Lung Cancer Screening Programs May Have Unintended Consequences on Beliefs about Smoking Cessation
Implementation of lung cancer screening programs has been growing as a result of recommendations that heavy smokers be offered annual lung cancer screening with low-dose CT chest imaging. However, guidelines emphasize that patients should not perceive screening as a substitute for smoking cessation. Thus, this study aimed to learn from patients who were offered screening how the availability of screening influenced their motivations regarding smoking cessation. The VHA Lung Cancer Screening Clinical Demonstration Project is a pilot study implementing a primary care-based lung cancer screening clinical reminder at 7 VAMCs. Veterans (n=37) were approached within a few days of being offered screening to participate in 2 telephone interviews, one shortly after being offered screening, and the second after receiving their results, and were offered $50 for participating in each interview (due to how quickly screening was conducted, most Veterans were only interviewed once, after they had received their results).
- Current smokers attached exaggerated personal benefits to lung cancer screening. Misperceptions about susceptibility to harms from tobacco can be reinforced and potentially exacerbated by screening due to existing cognitive biases about smoking and exaggerated beliefs in the value of early detection provided by lung cancer screening.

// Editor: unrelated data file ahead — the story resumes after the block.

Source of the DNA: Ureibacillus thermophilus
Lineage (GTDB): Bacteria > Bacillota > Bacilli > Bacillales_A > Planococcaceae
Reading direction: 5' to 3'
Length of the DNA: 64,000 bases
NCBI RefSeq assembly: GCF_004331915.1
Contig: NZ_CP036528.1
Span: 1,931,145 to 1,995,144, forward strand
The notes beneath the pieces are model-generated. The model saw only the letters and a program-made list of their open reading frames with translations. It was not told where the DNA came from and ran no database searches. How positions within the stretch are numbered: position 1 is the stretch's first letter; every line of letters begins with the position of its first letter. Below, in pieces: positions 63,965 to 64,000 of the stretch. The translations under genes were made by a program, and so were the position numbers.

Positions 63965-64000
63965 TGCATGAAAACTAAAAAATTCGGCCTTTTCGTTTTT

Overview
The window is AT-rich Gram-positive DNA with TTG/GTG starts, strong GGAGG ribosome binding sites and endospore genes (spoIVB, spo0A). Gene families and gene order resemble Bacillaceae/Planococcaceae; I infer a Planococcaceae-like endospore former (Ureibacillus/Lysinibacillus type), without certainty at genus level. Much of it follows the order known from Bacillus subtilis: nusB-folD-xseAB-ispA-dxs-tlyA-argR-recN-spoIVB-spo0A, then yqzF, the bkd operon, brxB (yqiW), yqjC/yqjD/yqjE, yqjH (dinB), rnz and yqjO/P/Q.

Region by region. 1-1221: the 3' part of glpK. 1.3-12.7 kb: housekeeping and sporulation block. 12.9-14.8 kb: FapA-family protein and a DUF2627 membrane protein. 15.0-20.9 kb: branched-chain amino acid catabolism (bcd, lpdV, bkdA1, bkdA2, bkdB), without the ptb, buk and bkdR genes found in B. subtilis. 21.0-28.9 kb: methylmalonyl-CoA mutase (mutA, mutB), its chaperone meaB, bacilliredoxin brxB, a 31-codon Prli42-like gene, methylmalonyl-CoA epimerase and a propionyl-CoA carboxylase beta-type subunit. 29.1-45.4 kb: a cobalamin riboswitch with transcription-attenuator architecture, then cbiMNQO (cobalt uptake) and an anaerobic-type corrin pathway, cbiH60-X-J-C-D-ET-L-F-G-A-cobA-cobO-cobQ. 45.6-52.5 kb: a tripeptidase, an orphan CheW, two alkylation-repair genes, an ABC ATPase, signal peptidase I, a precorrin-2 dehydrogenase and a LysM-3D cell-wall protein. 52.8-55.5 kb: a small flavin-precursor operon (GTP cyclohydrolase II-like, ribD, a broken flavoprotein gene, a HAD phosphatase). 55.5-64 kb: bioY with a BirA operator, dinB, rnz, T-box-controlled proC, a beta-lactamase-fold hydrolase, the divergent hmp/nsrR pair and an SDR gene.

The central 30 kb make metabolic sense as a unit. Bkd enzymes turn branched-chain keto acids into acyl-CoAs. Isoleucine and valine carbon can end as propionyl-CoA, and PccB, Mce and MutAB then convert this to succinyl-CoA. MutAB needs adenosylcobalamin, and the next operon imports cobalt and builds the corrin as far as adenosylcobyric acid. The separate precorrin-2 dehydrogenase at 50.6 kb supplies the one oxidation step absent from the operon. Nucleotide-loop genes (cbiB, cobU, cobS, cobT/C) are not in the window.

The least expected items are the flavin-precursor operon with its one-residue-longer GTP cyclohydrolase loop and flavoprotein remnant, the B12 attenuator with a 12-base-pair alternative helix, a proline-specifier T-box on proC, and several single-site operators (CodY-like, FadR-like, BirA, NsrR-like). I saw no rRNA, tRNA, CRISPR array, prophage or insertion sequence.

- Five themes emerged around types of misperceptions related to cessation associated with screening: 1) screening was valuable because everyone screened would be protected, 2) screening would show how much damage had been caused by an individual's smoking, 3) identification and monitoring of a lung nodule was evidence that cancer can be caught early (e.g., detection of a nodule meant that "screening was working"), 4) screening reduces the likelihood of needing cancer treatment (e.g., screening could cure cancer if the cancer was found early enough), and 5) screening verified the belief that smoking doesn't harm everyone and "won't harm me personally."
- Three out of 37 participants reported that they had quit smoking for at least 30 days since being offered screening.
- The qualitative nature of the study did not allow investigators to quantify how screening will affect quit rates or generalize to broad populations.
- Those who participated may have been more positive toward screening.
Offering Veterans lung cancer screening as a proven clinical service distracts and often subverts smoking cessation messages. If this leads to lower quit rates among smokers, this would dilute or even eliminate the population-level value of lung cancer screening. Investigators recommend that healthcare professionals de-emphasize the clinical aspects of screening results (e.g., nodule size) and focus on the emotional reactions smokers have to undergoing screening by developing messages to address the different types of misperceptions associated with screening.
Zeliadt S, Heffner J, Sayre G, Klein D, Simons C, Williams J, Reinke L, Au D. Attitudes and Perceptions about Smoking Cessation in the Context of Lung Cancer Screening. JAMA Internal Medicine September 1, 2015;175(9):1530-37.